Category Viggo Sylvest Jensen

Viggo Sylvest Jensen

Any Danish farmer worth his salt  in the 1930’s, 40’s and 50’s, had an aerial photo of his farm on the wall. Many Danes, including myself, still remember those photos, when visiting relatives in the country-side.

Viggo Sylvest Jensen was born in 1909 and was (I think) the only real Danish barnstormer. He started his company during the great depression. He was the owner of a Tiger Moth, and made his money by flying from town to town selling aerial photos  of  farms and estates. Business was remarkably good. It turned out that even owners of smaller farms were willing to pay for a photo of their home.

He started a flying circus, later on in his career when flying became more commonplace. He had the fully acrobatic KZ-VIII aircraft commisioned. It was completed in 1950 and was flown by the ex WWII Royal Air Force pilot, Peter Steen.

Viggo Sylvest also commisioned SAI to make a copy of the Ellehammer Standard Maskine, and toured with these planes all around Denmark.

His remarkable collection of photos is now situated in the Royal Danish Library, and is today a treasure-trove for historians. It’s interesting to note that the museum is still offering photos from the collection for sale.

Viggo Sylvest Jensens Luftcirkus

Viggo Sylvest Jensens Flying Circus performed aerobatic tricks that would have stood the test of time. Most of the tricks were very dangerous, and most of these tricks would be banned at airshows today. The question on everybody’s lips at the time was: Is it a publicity stunt, or simply a way to make money? I won’t go into that, but instead present some of the stunts and how they did it.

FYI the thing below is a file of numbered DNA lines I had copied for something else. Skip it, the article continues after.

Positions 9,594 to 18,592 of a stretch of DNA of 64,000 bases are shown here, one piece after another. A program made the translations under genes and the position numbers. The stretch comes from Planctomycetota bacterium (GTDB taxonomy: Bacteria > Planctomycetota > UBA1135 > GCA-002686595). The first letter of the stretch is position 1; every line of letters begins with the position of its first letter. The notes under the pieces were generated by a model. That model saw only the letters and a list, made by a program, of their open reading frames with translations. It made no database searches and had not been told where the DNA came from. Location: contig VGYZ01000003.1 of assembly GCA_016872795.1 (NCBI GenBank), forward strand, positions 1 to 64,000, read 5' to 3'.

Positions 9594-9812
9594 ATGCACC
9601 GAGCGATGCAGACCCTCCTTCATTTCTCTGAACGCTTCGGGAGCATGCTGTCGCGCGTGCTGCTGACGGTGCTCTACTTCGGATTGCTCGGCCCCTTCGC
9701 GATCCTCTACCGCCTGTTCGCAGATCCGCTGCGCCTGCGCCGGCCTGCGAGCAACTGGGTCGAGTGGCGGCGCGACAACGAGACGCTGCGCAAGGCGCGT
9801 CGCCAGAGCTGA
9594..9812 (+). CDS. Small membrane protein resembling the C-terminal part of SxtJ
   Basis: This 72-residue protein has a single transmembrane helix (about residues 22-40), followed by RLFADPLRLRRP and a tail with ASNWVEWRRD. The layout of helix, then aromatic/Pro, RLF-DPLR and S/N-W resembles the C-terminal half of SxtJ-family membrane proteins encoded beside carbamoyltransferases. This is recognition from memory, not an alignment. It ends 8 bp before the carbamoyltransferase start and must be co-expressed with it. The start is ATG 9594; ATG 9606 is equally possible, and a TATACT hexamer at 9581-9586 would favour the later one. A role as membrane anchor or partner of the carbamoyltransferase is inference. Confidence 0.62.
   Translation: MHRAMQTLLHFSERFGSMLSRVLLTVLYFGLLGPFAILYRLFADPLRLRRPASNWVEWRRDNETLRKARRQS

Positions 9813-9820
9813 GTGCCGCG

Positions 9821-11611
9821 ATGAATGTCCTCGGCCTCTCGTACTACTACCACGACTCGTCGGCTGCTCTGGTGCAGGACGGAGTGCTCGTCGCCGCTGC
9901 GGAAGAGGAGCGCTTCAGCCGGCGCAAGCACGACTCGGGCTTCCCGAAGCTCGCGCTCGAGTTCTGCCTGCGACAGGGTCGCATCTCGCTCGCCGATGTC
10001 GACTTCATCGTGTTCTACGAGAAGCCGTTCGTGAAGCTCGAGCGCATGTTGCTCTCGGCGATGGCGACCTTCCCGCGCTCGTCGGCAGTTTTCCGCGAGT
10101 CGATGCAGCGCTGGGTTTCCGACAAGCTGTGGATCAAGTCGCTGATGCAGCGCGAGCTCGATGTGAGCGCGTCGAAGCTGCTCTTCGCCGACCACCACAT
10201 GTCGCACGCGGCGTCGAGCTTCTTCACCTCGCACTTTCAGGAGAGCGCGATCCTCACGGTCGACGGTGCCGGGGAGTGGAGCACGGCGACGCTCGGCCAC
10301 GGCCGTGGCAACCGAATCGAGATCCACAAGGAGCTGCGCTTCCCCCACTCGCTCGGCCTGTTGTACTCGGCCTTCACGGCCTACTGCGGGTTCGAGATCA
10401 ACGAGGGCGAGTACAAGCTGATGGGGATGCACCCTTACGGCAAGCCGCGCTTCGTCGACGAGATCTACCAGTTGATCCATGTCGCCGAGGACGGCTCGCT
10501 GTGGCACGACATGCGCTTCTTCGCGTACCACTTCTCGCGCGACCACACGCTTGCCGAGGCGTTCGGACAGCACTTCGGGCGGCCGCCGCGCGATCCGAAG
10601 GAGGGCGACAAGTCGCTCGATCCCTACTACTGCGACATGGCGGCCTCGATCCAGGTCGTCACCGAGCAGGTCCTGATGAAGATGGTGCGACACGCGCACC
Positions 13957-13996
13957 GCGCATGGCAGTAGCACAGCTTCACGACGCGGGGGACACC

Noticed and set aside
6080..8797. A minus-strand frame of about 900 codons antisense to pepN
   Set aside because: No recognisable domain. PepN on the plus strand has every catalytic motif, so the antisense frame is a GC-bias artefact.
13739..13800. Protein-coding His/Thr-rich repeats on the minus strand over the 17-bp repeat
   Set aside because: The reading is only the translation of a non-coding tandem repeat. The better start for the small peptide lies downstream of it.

Loops, Rolls and other manouvers


The stunt pilot, Peter Steen, had a career in the British R.A.F. during the war and was well versed in patern and stunt flying. Sylvest Jensen had a KZ-VIII acrobatics plane build for this purpose.

Wing Walking

This stunt had been performed in the US for years. Viggo Sylvest Jensen used a KZ-III with a modified top. A hatch behind the wing was inserted into the aircraft to that Palle Johnson, the acrobat, could get out on the wing. He then climbed out, holding on to a metal pole while the pilot flew around.

Picking up a Hankerchief

A hankerchief placed 20 cm off the ground was picked up by a hook on the wing-tip of the KZ-III. The pilot, Svend Sørensen, would fly at 100 km/h and suddently tip the wing down, just before, and pick up the handkerchief. A miss would have meant instant death!

Flags and a Ladder

A rope ladder was lowered from the modified KZ-III, and Palle Johnson would climb down the ladder, hang upside down, and then pick up a rope with a flag at each end, while flying at low altitude. The pilot was unable to see the ladder and Palle Johnson, and he was directed from a radio-truck on the ground.

I have found this video clip from 1950, with comments by Gunnar ‘Nu’ Hansen, showing most of the stunts being performed.

Viggo Sylvest’s Flying Circus, KZ-II, KZ-III, KZ-VIII, KZ-G1

Viggo Sylvest Jensen and Staff

Viggo Sylvest Jensen was a clever man – He didn’t perform any of the stunts personally. His circus consisted of the following personel:

Viggo himself on the left, directing the aircraft from the ground.

 

Peter Steen –  Ex. Royal Air Force. Stunt-pilot of KZ-VIII.

 

Palle Johnson – Wing-Walker and trapeeze artist.

Ewald Holst – Pilot on the Rope-ladder stunt (no photo).

 

Svend Sørensen – Pilot on the handkerchief stunt. Svend had 2400 flying hours and had practiced an entire year before he could perform this stunt. (Svend on the Right)

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